Human activities have profound, possibly irreversible impacts on ocean health, in terms of its physical state (warming, freshening, circulation changes), its biogeochemistry (carbon uptake and acidification), and its ecosystems (loss of biodiversity, ecosystem functions and services). A major challenge persists in characterizing and quantifying these changes at depth levels that have hitherto been difficult to access via available observing systems.

A set of leading research questions were identified during the DOOS 2016 Workshop. Questions selected were based on their international societal and inter-generational relevance. In most cases, adequate baseline measurements don’t yet exist, and/or spatiotemporal sampling is insufficient to detect changes.

Guiding overarching science questions from which observational requirements can be derived are:

  1. What is the role of the deep-ocean in the Earth’s energy imbalance and land-sea water redistribution on annual to decadal time scales? This includes closing the heat and fresh water budget, the warming and freshening of the deep ocean, and their contribution to sea level change.
  2. How are natural and anthropogenic variations in climate connected to the global overturning circulation and its variability? This includes linkages with variations in deep and bottom water formation rates and water properties, circulation and deep- ocean mixing, geothermal heating, and impacts on deep sea ecology.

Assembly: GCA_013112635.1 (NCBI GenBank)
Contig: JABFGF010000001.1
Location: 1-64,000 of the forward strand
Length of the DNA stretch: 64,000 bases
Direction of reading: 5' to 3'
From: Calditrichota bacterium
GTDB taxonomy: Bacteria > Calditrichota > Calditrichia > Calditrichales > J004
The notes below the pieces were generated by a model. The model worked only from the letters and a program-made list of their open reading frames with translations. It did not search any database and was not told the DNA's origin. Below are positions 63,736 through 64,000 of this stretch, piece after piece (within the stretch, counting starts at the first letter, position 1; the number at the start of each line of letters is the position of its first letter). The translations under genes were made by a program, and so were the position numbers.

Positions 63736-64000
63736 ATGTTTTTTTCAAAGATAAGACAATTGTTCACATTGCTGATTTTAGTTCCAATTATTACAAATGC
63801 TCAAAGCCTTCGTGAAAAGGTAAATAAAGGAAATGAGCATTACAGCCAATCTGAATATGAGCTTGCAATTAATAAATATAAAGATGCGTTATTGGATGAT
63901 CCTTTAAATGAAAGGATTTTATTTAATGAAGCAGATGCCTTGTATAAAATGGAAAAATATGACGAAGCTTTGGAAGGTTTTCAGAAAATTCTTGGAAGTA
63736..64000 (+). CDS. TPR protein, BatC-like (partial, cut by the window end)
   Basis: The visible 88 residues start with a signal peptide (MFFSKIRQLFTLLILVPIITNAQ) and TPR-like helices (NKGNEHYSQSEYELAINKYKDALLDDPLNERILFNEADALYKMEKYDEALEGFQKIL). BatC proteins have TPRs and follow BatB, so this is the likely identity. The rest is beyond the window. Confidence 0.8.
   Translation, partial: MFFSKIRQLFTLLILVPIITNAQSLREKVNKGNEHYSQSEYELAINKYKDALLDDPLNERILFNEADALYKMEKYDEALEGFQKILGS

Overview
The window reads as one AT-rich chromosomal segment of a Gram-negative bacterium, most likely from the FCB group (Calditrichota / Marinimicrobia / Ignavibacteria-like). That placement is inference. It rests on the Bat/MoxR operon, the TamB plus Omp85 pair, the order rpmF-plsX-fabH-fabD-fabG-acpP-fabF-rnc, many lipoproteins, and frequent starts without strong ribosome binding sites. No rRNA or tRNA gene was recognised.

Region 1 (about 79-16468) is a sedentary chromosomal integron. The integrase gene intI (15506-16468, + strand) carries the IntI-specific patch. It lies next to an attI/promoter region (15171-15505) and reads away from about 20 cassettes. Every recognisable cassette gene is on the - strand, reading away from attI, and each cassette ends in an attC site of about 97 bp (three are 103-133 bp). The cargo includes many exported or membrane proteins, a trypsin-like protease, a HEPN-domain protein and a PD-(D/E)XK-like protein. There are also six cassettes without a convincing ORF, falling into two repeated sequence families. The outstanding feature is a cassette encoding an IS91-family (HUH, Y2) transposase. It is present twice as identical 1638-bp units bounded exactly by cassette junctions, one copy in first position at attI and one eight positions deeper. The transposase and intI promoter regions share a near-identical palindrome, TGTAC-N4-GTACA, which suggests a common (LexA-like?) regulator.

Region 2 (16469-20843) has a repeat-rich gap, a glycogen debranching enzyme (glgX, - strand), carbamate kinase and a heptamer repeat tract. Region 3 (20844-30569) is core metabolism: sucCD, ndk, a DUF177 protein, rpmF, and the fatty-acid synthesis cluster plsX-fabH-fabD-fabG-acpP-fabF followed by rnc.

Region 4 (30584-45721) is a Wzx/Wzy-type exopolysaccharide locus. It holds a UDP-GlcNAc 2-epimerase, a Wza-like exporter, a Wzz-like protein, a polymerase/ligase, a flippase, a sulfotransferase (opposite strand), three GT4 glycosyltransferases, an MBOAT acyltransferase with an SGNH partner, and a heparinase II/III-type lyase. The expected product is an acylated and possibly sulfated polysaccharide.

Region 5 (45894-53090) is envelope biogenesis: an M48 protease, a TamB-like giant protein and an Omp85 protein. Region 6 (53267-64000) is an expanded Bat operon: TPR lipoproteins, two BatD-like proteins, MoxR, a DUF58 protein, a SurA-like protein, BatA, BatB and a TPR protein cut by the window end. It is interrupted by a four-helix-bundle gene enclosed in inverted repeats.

3. How does deep pelagic ecology respond to natural variation and multiple climate change stressors, including warming, deoxygenation, acidification, changes in biological production, as well as industrial activities?
  4. How might such changes influence the function of the solubility and biological carbon pumps, continental slope nephloid layer transport and the sequestering of carbon in the deep ocean, and the supply of organic carbon food supplies to deep-sea communities?
  5. What drives variations in seafloor fluxes of heat, nutrients, tracers, oxygen and carbon? How are these quantities connected to greater ocean dynamics? This includes the longer-term links between seafloor fluxes and greater oceanic physical and biogeochemical properties.
  6. How might natural and anthropogenic change influence the functional importance of animals and microbes in the deep sea and at the seafloor? What environmental variations do they experience in space and time? This includes consideration of benthic storms and currents, turbidity, T, pH, O2, and POC flux. This will inform spatial planning and impact assessment for seabed mining, bottom trawling and oil and gas extraction.
DOOS Science and Implementation Guide
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